Yesterday had its ups and downs. The downs were literal and involved falling flat on my face after missing a curb while walking home from a meeting on campus. The spectacle I made of myself naturally had a ton of witnesses, including a person I like and respect. Her kindness in the situation cushioned it a great deal, though I could have lived without being observed conducting myself so ignominiously. A ton of other people also observed this klutziness, and all offered help. People are nice. Luckily, Michael was not far away and was able to come pick me up. My dignity was dented, my knees and shoulders got a pretty good knock, and the knees and palms lost some skin. There won’t be any lasting damage, except that, upon reflection, it evoked all the falling down I did in the years when the tumor was growing. It took several hours for me to realize that part of the jolt of the situation was the back-of-my-head worry that it’s starting all over again. Brought out into the light of day, it’s as silly as it sounds, but there it is. The demons lurk.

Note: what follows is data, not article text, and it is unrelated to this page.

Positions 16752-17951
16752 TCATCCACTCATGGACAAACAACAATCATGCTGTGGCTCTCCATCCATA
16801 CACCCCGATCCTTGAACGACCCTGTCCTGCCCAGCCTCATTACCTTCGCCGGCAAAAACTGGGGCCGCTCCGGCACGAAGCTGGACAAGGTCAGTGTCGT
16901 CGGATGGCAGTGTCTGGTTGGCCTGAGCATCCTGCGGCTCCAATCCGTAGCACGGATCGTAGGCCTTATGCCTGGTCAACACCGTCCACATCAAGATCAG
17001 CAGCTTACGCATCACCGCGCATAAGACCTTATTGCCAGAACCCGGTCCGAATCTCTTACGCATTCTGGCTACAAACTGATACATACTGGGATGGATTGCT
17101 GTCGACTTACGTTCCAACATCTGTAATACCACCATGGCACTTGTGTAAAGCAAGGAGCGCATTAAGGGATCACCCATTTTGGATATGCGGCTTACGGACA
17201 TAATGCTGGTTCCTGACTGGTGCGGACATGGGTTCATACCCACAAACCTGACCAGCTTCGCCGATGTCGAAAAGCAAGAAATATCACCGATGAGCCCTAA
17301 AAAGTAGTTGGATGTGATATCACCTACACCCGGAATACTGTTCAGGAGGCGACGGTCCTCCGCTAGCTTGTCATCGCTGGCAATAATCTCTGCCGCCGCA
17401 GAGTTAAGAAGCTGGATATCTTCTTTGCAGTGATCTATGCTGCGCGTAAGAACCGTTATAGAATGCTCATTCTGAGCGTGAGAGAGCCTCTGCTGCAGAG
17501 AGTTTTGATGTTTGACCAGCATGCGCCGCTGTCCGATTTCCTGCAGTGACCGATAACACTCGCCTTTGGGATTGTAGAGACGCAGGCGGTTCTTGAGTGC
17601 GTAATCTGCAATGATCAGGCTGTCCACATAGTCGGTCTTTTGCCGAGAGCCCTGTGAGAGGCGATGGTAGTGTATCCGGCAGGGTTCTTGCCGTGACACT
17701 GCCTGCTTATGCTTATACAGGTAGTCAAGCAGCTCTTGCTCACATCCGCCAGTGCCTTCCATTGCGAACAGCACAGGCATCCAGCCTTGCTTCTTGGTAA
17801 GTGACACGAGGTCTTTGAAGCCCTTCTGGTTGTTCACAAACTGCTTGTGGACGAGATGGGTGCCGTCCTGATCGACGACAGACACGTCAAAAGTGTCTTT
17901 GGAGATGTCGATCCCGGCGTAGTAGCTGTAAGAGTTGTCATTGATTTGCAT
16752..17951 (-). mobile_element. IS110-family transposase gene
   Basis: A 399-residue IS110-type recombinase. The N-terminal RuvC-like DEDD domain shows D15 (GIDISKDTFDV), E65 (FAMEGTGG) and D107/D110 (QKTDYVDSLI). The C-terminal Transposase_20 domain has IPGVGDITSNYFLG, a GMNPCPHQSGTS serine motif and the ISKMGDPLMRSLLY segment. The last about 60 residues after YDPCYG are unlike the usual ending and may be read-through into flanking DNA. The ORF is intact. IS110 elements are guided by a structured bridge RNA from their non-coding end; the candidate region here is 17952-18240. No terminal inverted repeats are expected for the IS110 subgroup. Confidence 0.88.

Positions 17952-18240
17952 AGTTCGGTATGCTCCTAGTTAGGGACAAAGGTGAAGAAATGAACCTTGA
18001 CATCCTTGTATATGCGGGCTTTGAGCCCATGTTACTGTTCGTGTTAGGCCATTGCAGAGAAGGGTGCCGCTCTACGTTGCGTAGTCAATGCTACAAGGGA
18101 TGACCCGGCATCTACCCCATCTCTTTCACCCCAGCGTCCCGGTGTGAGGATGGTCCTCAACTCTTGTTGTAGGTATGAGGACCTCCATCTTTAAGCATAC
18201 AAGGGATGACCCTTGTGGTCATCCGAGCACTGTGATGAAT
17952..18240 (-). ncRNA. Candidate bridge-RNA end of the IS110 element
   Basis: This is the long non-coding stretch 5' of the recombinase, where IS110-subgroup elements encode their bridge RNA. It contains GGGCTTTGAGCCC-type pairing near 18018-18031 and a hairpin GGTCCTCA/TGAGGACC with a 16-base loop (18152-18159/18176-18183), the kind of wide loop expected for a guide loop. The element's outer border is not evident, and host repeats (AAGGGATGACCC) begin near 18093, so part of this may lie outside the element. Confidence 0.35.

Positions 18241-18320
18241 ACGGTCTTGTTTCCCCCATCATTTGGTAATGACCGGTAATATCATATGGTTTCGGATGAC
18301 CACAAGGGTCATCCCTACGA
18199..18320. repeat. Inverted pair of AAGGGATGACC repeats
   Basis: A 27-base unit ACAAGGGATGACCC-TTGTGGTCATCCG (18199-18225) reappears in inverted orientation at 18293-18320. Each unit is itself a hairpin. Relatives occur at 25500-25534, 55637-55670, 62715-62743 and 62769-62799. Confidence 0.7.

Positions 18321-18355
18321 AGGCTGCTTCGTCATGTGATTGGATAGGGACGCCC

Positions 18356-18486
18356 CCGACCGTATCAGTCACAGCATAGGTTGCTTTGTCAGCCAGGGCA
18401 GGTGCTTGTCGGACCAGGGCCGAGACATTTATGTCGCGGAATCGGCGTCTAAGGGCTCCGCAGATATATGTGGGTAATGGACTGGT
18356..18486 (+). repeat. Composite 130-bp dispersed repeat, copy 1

The ups were great: a meeting with a colleague I don’t see often enough was interesting, exciting, and just plain pleasant. There are so many wonderful people around. Ironically, one of the topics we’d discussed, interwoven with the work we’re trying to plan on a project we have underway, is the effect of major medical events and the alienation that people often feel after the fact. Chemo brain, cancer diagnoses (and treatment), etc. often leave people with a sense of alienation from their former selves, according to my colleague who works in those areas. It was an interesting perspective and helped me feel more “normal” in my continuing campaign to re-inhabit my former life.
Both before and after the pavement rendezvous, many of the to-do items got crossed off and progress generally achieved.
Sigmund’s observation yesterday about the slip/typo with deadlines/deadliness was apt and reminded me of this wonderful typo Andrew Sullivan posted the other day. Cheers.